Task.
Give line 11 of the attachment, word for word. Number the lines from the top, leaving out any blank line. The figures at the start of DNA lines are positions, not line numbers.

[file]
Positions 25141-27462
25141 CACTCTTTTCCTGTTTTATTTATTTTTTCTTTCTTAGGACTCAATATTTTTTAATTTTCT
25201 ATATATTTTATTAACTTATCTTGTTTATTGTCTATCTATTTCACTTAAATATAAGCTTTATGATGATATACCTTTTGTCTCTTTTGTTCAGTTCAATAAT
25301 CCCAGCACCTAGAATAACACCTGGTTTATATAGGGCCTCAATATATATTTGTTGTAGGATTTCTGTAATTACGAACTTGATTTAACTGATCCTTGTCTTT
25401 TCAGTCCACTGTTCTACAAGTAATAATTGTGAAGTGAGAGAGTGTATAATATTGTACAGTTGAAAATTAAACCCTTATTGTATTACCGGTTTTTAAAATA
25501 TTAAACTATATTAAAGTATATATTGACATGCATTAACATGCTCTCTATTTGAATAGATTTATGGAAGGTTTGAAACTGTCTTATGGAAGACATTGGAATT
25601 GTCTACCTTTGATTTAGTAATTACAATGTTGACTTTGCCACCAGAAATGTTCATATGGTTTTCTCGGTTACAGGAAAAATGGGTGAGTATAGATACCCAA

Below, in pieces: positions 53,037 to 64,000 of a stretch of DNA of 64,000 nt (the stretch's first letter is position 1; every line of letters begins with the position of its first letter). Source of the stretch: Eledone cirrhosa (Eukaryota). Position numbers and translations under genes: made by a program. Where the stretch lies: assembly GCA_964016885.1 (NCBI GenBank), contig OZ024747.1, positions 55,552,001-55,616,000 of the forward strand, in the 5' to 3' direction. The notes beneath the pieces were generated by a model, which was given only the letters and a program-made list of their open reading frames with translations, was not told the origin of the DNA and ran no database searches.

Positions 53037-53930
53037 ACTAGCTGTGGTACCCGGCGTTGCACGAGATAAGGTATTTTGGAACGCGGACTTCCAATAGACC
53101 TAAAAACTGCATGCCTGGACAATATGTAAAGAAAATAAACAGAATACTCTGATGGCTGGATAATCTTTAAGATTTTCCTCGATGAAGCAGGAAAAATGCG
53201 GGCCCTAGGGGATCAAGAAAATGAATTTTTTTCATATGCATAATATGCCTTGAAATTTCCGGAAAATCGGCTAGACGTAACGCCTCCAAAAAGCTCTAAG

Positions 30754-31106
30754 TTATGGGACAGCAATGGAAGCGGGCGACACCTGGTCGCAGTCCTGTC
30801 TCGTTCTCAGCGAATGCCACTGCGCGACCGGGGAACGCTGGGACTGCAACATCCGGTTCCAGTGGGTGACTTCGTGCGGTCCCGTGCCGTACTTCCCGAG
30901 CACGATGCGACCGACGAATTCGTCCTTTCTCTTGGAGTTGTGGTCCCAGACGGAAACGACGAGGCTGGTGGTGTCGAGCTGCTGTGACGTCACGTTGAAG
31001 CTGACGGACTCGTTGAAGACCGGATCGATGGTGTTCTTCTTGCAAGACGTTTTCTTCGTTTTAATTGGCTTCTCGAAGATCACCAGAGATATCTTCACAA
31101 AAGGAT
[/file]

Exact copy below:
53101 TAAAAACTGCATGCCTGGACAATATGTAAAGAAAATAAACAGAATACTCTGATGGCTGGATAATCTTTAAGATTTTCCTCGATGAAGCAGGAAAAATGCG